44 U.S. Soldiers Struck by Lightning in Ranger School, Hospitalized


A series of lightning strikes injured 17 U.S. Army Ranger School students and two instructors on Wednesday while they were training at Eglin Air Force Base in the Florida Panhandle.

Nine students and two instructors were reportedly still hospitalized Thursday night but according to WLTZ, “11 soldiers from Fort Benning have all been released after being struck by lightning.”

This is the same class—of nearly 165 students — that includes two female candidates participating in the third and final “swamp phase” of Ranger School at Camp Rudder. This is the first Ranger School class to include women. Neither female student was involved in the incident, the local NBC affiliate reported.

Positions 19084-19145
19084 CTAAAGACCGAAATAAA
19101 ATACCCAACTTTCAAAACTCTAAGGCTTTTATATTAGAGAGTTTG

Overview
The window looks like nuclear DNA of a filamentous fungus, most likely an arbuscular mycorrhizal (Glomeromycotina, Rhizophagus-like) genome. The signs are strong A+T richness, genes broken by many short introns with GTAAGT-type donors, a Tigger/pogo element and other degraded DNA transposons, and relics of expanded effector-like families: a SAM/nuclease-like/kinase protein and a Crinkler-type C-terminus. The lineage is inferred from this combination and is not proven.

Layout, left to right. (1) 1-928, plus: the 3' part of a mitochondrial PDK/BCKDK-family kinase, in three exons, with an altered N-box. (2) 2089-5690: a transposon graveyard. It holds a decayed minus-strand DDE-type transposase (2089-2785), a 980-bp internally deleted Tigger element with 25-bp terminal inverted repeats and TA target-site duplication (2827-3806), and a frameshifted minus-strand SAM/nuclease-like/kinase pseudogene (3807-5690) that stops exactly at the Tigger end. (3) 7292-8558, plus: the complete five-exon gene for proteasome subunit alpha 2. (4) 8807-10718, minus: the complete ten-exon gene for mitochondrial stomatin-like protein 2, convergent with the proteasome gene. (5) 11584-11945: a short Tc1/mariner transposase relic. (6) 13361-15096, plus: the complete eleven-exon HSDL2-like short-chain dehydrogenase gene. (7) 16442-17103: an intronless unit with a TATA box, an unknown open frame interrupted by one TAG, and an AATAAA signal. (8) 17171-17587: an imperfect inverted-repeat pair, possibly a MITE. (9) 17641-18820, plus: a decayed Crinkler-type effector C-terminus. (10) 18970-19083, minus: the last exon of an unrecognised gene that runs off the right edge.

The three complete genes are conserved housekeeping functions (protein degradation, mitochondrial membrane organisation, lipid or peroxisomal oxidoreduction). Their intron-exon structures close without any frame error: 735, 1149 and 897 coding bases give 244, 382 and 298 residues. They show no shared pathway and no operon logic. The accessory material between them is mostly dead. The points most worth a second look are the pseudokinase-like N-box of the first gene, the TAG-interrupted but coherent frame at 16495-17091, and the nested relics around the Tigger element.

When lightning struck the students –who are trying to earn their Ranger tab– they were in the field on the seventh day of a 10-day mission. Nine soldiers were airlifted to Eglin Hospital immediately, according to WSAV.

Initial reports stated that 40 students and four Ranger instructors were evacuated to a local hospital, but many were discharged.

“At the time of the incident, they were conducting lightning-protection protocols when lightning struck nearby,” according to a press release from Fort Benning, Georgia, home of the Airborne and Ranger Training Brigade.

“Ranger students and instructors are tough,” said Col. David Fivecoat, commander of the Airborne and Ranger Training Brigade. Fivecoat said 31 students returned to training the same night, but continued with increased medical monitoring.

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